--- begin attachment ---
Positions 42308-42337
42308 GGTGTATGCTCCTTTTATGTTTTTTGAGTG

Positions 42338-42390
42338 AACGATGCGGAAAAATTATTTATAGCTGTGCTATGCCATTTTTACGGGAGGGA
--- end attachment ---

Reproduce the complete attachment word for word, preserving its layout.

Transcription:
Positions 42308-42337
42308 GGTGTATGCTCCTTTTATGTTTTTTGAGTG

Positions 42338-42390
42338 AACGATGCGGAAAAATTATTTATAGCTGTGCTATGCCATTTTTACGGGAGGGA